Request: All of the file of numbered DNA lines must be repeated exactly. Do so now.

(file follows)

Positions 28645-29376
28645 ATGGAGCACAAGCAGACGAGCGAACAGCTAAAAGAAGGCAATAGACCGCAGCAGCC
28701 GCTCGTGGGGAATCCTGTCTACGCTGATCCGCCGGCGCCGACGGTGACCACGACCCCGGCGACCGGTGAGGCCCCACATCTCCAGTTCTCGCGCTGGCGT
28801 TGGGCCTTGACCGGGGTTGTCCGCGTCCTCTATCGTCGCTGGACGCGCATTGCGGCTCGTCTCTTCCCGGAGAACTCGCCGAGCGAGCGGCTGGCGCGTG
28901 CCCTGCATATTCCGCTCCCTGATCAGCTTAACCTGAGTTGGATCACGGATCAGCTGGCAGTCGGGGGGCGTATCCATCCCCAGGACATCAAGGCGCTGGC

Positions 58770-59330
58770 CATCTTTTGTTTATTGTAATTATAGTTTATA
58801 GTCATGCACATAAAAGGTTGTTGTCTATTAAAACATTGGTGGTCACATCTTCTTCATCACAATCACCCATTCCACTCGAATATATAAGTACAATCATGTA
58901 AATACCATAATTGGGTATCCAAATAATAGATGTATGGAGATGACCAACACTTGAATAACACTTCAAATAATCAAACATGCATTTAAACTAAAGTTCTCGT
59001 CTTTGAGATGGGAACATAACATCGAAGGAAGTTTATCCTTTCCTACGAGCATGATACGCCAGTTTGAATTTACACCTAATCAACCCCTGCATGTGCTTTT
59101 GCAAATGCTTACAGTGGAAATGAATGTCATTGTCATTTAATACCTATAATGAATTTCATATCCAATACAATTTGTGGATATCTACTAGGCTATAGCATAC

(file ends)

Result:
Positions 28645-29376
28645 ATGGAGCACAAGCAGACGAGCGAACAGCTAAAAGAAGGCAATAGACCGCAGCAGCC
28701 GCTCGTGGGGAATCCTGTCTACGCTGATCCGCCGGCGCCGACGGTGACCACGACCCCGGCGACCGGTGAGGCCCCACATCTCCAGTTCTCGCGCTGGCGT
28801 TGGGCCTTGACCGGGGTTGTCCGCGTCCTCTATCGTCGCTGGACGCGCATTGCGGCTCGTCTCTTCCCGGAGAACTCGCCGAGCGAGCGGCTGGCGCGTG
28901 CCCTGCATATTCCGCTCCCTGATCAGCTTAACCTGAGTTGGATCACGGATCAGCTGGCAGTCGGGGGGCGTATCCATCCCCAGGACATCAAGGCGCTGGC

Positions 58770-59330
58770 CATCTTTTGTTTATTGTAATTATAGTTTATA
58801 GTCATGCACATAAAAGGTTGTTGTCTATTAAAACATTGGTGGTCACATCTTCTTCATCACAATCACCCATTCCACTCGAATATATAAGTACAATCATGTA
58901 AATACCATAATTGGGTATCCAAATAATAGATGTATGGAGATGACCAACACTTGAATAACACTTCAAATAATCAAACATGCATTTAAACTAAAGTTCTCGT
59001 CTTTGAGATGGGAACATAACATCGAAGGAAGTTTATCCTTTCCTACGAGCATGATACGCCAGTTTGAATTTACACCTAATCAACCCCTGCATGTGCTTTT
59101 GCAAATGCTTACAGTGGAAATGAATGTCATTGTCATTTAATACCTATAATGAATTTCATATCCAATACAATTTGTGGATATCTACTAGGCTATAGCATAC